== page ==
Wilderness engineering

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Wilderness engineering is an emerging ideology, study and practice of integrating the science of ecology, archaeology and palaeontology with principles of conservation and rewilding for the reconstruction of lost wilderness ecosystems.

Rewilding

Between 800 and 1150 wild koniks live in the Oostvaardersplassen, a 56 km² wilderness engineering/rewilding project in the Netherlands

Rewilding is a relatively new ideology of large-scale conservation. It is aimed at the restoration and continued conservation of natural processes and core wilderness areas, while also providing connectivity between such areas. The reintroduction of keystone species and apex predators also lies at the core of rewilding. As a whole some rewilding projects may require ecological restoration, particularly the restoration of connectivity between fragmented protected wilderness areas, and the reintroduction of animal species where extirpated (especially the latger keystone mammal species that served as natural ecosystem engineers). The word "rewilding" was first coined by conservationist and activist Dave Foreman, one of the founders of the group Earth First! who went on to help establish both the Wildlands Project (now the Wildlands Network) and the Rewilding Institute.[1] The term first occurred in print in 1990[2] and was refined by conservation biologists Michael Soulé and Reed Noss in a paper published in 1998.[3] According to Soulé and Noss, rewilding is a conservation method based on "cores, corridors, and carnivores."[4] The concepts of cores, corridors, and carnivores were developed further in 1999.[5] Dave Foreman subsequently wrote the first full-length exegesis of rewilding as a conservation strategy.[6] Although wilderness engineering incorporates aspects of [rewilding]] the two ideologies differ in implementation. Rewilding seeks to leave nature to its own in order for nature to "restore itself", while Wilderness engineering seeks to restore a lost ecosystem by means of manual recreation (be that replanting an entire forest of introducing seemingly exotic ecological equivalents of lost fauna)!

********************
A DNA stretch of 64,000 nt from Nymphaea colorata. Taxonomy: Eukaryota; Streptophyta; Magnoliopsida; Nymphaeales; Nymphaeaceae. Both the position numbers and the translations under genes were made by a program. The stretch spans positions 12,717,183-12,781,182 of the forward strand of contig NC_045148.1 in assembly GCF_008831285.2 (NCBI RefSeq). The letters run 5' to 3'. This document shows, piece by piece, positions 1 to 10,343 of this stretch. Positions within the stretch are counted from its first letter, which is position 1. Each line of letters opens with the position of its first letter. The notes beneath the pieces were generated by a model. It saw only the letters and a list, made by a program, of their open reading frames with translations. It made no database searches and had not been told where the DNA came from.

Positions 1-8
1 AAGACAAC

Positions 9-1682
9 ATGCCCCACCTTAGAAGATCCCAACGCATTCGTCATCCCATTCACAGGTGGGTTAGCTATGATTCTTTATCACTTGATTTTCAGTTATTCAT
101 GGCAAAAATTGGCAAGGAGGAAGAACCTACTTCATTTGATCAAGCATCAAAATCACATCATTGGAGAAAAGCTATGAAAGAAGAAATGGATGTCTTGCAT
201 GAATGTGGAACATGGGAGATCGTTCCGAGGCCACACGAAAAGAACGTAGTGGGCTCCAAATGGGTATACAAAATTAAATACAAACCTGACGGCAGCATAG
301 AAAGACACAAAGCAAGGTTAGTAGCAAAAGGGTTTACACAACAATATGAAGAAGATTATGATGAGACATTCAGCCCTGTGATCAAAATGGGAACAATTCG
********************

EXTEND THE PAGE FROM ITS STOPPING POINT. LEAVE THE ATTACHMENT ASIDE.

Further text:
See also

References

  1. Fraser, Rewilding the World, p. 356.
  2. Foote, Jennifer (5 February 1990), Trying to Take Back the Planet, Newsweek
  3. Soulé, Michael; Noss, Reed (Fall 1998), Rewilding and Biodiversity: Complementary Goals for Continental Conservation, Wild Earth 8, pp. 19–28
  4. Soule and Noss, "Rewilding and Biodiversity," p. 22.
  5. Continental Conservation: Scientific Foundations of Regional Reserve Networks, edited by Soulé and John Terborgh, Washington, D.C.: Island Press, 1999
  6. Foreman, Dave (2004), Rewilding North America: A Vision for Conservation in the 21st Century, Washington, D.C.: Island Press

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